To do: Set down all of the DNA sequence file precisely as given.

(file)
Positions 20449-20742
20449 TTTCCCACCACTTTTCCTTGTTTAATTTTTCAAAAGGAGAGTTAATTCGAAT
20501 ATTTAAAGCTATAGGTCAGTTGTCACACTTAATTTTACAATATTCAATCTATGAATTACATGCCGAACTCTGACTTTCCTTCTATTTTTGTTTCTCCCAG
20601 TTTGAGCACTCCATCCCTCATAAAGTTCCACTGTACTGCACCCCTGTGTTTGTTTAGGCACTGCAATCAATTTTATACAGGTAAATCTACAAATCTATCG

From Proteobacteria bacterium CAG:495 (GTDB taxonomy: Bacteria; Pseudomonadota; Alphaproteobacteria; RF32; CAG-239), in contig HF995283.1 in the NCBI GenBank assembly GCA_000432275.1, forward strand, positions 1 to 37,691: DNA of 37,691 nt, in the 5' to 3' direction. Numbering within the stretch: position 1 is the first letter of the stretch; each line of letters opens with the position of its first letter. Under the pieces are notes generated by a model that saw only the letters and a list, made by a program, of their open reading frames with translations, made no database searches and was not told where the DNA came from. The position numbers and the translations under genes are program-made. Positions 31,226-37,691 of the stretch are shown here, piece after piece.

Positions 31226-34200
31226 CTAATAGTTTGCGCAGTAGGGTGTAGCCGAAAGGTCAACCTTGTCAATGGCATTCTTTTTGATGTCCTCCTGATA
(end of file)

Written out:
Positions 20449-20742
20449 TTTCCCACCACTTTTCCTTGTTTAATTTTTCAAAAGGAGAGTTAATTCGAAT
20501 ATTTAAAGCTATAGGTCAGTTGTCACACTTAATTTTACAATATTCAATCTATGAATTACATGCCGAACTCTGACTTTCCTTCTATTTTTGTTTCTCCCAG
20601 TTTGAGCACTCCATCCCTCATAAAGTTCCACTGTACTGCACCCCTGTGTTTGTTTAGGCACTGCAATCAATTTTATACAGGTAAATCTACAAATCTATCG

From Proteobacteria bacterium CAG:495 (GTDB taxonomy: Bacteria; Pseudomonadota; Alphaproteobacteria; RF32; CAG-239), in contig HF995283.1 in the NCBI GenBank assembly GCA_000432275.1, forward strand, positions 1 to 37,691: DNA of 37,691 nt, in the 5' to 3' direction. Numbering within the stretch: position 1 is the first letter of the stretch; each line of letters opens with the position of its first letter. Under the pieces are notes generated by a model that saw only the letters and a list, made by a program, of their open reading frames with translations, made no database searches and was not told where the DNA came from. The position numbers and the translations under genes are program-made. Positions 31,226-37,691 of the stretch are shown here, piece after piece.

Positions 31226-34200
31226 CTAATAGTTTGCGCAGTAGGGTGTAGCCGAAAGGTCAACCTTGTCAATGGCATTCTTTTTGATGTCCTCCTGATA